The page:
But, wait…maybe Stitt has some open and progressive ideas about education. Maybe he cares about education because he knows the future of our state hinges on educating future citizens. He does say he’s a product of public education. But, he’s also publicly stated he would’ve voted against the teacher raise. But, he does have all these plans…but, he has no idea how to fund all these plans and take us to top 10. (From the bottom to the top in a few years…I may die laughing.) He has said he doesn’t agree with raising taxes (on anyone, including oil and gas companies), so I’m guessing he has some magic beans or maybe Fallin will leave her money tree for him.

Throughout the last few months, Stitt told us exactly who he is and how little he cares about public education. Hell, his kids don’t even attend public schools. Stitt is such a stereotype: White, male, “Christian,” wealthy, cishet. He’s a poster child for the GOP. You know they pissed their pants when he decided to run. Even politicians who should be busy running our country took time to attend a rally and endorse him. Really? They had nothing better to do than fly to little old Oklahoma and give the White dude thumbs up to some random guy who decided one day it would be fun to be governor (pretty sure Trump did the same with President). By the way, unless you have a strong stomach, do NOT read the comments made about Stitt.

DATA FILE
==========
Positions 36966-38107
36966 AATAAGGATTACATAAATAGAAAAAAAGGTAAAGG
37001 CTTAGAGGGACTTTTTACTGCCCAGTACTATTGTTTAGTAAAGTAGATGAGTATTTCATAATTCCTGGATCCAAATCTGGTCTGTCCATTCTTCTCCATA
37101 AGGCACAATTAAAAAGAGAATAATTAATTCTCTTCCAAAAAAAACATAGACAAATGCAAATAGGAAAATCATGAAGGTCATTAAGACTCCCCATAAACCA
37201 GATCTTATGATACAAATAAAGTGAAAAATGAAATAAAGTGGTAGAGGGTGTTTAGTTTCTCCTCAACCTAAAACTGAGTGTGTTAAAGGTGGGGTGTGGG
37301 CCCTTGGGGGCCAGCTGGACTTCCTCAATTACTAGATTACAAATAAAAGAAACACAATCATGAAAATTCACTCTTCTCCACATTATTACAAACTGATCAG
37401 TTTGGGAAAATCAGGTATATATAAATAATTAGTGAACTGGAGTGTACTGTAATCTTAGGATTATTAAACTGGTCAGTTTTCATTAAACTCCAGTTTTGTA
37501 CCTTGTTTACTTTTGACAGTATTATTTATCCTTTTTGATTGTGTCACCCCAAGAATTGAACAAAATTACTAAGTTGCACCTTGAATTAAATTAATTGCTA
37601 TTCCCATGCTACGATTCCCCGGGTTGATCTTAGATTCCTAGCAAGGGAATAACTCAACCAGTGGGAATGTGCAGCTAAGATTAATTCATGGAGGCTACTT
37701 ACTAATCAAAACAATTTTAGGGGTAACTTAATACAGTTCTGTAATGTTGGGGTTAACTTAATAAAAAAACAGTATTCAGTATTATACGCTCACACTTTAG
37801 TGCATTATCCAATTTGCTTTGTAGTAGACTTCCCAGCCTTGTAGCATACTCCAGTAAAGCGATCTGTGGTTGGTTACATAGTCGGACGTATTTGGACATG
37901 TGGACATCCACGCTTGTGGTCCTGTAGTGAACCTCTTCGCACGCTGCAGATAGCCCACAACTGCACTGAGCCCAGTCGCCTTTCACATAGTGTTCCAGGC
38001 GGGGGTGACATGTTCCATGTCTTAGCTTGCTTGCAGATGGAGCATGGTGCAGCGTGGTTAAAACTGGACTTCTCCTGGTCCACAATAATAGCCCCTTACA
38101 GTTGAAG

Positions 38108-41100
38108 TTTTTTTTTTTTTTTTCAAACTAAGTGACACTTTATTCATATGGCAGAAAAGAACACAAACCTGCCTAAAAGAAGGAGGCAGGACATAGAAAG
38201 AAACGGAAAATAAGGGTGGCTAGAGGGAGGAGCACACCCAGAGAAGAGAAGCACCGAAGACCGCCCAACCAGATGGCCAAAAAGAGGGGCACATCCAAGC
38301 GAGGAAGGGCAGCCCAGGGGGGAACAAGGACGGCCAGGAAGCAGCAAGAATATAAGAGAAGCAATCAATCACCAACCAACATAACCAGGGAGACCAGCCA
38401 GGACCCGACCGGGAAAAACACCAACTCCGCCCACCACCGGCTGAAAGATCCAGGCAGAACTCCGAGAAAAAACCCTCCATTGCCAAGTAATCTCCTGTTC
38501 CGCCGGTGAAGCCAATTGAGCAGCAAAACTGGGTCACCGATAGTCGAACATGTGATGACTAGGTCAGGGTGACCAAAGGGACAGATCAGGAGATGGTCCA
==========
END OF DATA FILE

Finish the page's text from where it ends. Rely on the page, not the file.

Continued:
But…teachers still had the support of the masses ringing in their ears, feeding their dreams, and fueling their fire. Teachers knew the public wouldn’t, couldn’t, abandon them this time. No one could be that ignorant and cruel. “Remember in November!” Surely the state wouldn’t fail teachers again. Surely the state would vote “for the kids.” We’d even made national news for something positive: record number of teachers running for office. The public loves teachers. Of course the public would remember…their memories couldn’t be that short, right?